The Great Beauty, La Grande Bellezza, Paolo Sorrentino’s film about the ageing writer, bon vivant and Roman socialite Jep Gambardella is visually a feast for the eyes. Called by some a sequel to Federico Fellini ‘s film “La Dolce Vita ” ( 1960) director Paolo Sorrentino mixes the sacred and the profane in an attempt to represent in a cynic and at the same time ironic way the vices and the virtues of Italian high society.
La Grande Bellezza is the Italian candidate for the Oscars 2014 and one can understand why. Jep Gambardella is the enchanting star of this two and a half hours movie epic that uses Rome as its grand stage. Rome is as much part of the film as the narrative of protagonist Jeb’s hedonistic life in Rome’s upper classes. Since the legendary success of his first and only novel, “L’apparato umano – The Human apparatus”, Jep has been a permanent fixture in the Rome’s literary and social circles on which he comments with a mixture of smug cynicism and irony while the camera simultaneously captures the eternal beauty of Rome.
At 65 Jep is still the leader of the pack peppered with elegant dilatants, a sad, but on first sight perfect, ensemble of friends and acquaintances, who celebrate beauty in order to suppress the noise, emptiness and vulgarity of their lives. “It’s all settled under the chatter and noise, the silence and the feeling, emotion and fear, the sparse inconstant flashes of beauty. And then the wretched squalor of a miserable man.”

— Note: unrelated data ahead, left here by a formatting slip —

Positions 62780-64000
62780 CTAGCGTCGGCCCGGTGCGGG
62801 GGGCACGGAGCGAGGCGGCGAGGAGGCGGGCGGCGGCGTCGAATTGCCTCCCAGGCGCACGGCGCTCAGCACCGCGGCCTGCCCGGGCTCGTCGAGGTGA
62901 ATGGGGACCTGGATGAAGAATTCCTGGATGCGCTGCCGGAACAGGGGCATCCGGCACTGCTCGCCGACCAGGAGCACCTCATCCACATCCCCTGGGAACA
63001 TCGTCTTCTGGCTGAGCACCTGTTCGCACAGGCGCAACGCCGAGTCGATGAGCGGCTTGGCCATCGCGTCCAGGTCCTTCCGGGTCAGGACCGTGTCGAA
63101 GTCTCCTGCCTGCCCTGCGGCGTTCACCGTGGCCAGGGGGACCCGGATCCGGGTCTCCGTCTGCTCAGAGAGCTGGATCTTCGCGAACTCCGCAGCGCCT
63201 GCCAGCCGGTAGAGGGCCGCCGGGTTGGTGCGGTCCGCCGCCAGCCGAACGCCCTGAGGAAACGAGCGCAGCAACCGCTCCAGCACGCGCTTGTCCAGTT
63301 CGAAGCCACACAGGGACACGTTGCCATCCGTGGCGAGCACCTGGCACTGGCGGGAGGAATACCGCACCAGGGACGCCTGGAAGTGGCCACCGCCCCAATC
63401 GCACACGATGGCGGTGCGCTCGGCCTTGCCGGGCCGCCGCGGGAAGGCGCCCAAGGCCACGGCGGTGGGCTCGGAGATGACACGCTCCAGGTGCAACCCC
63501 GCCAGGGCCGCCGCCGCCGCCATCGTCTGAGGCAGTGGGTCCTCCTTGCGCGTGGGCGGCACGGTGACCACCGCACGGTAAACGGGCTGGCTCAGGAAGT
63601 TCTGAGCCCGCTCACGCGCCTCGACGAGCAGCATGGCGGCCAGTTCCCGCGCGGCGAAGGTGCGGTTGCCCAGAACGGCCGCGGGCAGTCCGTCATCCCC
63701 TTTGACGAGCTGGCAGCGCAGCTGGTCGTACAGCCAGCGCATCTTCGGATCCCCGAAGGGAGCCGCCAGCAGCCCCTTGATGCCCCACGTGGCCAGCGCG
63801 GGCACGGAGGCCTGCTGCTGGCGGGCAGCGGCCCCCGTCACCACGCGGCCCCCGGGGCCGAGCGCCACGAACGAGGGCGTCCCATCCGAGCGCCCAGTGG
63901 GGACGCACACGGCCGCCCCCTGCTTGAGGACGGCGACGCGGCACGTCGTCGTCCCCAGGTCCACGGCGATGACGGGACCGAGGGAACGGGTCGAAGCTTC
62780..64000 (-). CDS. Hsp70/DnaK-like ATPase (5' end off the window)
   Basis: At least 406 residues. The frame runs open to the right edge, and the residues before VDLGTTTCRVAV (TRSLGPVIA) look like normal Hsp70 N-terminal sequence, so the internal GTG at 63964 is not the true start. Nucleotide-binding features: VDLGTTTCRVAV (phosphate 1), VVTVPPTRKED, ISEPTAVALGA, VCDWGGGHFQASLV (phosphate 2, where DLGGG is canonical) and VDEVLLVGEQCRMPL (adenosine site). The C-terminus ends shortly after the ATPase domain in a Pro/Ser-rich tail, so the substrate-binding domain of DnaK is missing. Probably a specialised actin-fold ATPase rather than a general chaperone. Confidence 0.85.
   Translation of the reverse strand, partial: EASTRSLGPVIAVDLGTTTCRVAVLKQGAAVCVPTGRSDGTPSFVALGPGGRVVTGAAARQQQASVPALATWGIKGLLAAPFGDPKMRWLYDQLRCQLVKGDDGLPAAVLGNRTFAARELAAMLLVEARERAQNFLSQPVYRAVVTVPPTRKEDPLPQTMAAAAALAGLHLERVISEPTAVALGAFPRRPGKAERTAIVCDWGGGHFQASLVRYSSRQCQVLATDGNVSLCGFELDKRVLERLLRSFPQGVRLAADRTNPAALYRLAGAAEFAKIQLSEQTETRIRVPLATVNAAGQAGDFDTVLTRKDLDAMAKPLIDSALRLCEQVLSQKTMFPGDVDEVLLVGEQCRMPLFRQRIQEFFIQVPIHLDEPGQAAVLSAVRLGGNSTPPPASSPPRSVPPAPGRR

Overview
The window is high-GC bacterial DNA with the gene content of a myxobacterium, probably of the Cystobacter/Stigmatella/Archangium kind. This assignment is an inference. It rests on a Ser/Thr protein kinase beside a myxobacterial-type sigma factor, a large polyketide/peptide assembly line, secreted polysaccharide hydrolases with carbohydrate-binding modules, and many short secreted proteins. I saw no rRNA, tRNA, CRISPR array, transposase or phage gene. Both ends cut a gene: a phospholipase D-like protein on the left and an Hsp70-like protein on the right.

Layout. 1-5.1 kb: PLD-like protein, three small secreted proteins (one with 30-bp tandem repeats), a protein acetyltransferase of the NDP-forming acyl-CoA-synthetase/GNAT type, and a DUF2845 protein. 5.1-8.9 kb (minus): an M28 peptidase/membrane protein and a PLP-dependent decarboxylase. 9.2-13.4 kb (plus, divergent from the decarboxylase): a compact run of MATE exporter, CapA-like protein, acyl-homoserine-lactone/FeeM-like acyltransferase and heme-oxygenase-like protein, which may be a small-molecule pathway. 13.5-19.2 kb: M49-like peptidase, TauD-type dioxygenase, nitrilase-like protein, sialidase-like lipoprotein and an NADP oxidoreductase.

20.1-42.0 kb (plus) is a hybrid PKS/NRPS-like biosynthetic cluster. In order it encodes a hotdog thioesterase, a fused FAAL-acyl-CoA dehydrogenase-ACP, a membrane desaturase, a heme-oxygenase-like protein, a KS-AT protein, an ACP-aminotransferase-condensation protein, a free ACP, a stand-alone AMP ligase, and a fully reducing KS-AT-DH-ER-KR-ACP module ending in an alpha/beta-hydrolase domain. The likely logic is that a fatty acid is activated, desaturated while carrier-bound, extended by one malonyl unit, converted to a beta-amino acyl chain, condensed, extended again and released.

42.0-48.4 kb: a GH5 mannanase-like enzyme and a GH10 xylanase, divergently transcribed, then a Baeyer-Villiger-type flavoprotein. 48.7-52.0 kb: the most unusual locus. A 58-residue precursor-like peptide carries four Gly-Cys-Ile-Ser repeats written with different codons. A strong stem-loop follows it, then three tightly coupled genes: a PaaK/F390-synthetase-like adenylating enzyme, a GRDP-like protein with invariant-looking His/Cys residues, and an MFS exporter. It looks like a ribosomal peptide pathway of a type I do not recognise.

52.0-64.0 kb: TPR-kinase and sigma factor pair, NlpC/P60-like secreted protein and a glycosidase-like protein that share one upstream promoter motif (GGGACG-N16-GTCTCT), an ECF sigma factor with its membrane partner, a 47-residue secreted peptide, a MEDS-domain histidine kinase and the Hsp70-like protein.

Jep has reached a point in his life when he’s beginning to mourn lost opportunities, even more after a visit of the widower of his first love. The scene with is teenage love on a steep sea cliff catapults many memories into the present. The pain of the loss of beauty, or the passion that is necessary to feel life, that feeling is universal, present and can’t be replaced by the mundane.
“As a child, someone asks you: What do you really like most in life? I just said the smell of an old people’s home. I was sentenced to sensitivity! I was destined to become a writer! I was destined to become Jep Gambardella! I did not simply want to be a mundane; I wanted to become the king of the mundane. I just did not want to participate in the festivities; I wanted to have the power to make them fail!” There you have it.
The movie journey begins with a shot on Gianicolo (or Janiculum) hill: the camera traces the sky and starts to frame statues, people with newspapers and tourists photographing. What’s new one would say, until one tourist parts from the group. Eagerly taking photographs of the Roman skyline he suddenly drops dead on the cobble pavement, having seemingly overdosed on the sheer splendour of Rome.
At the end of a movie a bittersweet certainty meanders with us along the river Tiber. There is no music, time stops and everything is beautiful. When death surrounds us the beauty of memories makes life simpler. It is impossible to not find beauty, regardless of what life you have lived. “It all ends with the death. First, however, there was life, hidden from bla bla bla …” protagonist Jep Gambardella remarks in the movie. La grande bellezza – The great beauty is everywhere, but always comes unexpectedly, almost in disguise, “to make your heart burst, your mind swim and your soul scream” as one of my friends said when the screen went dark.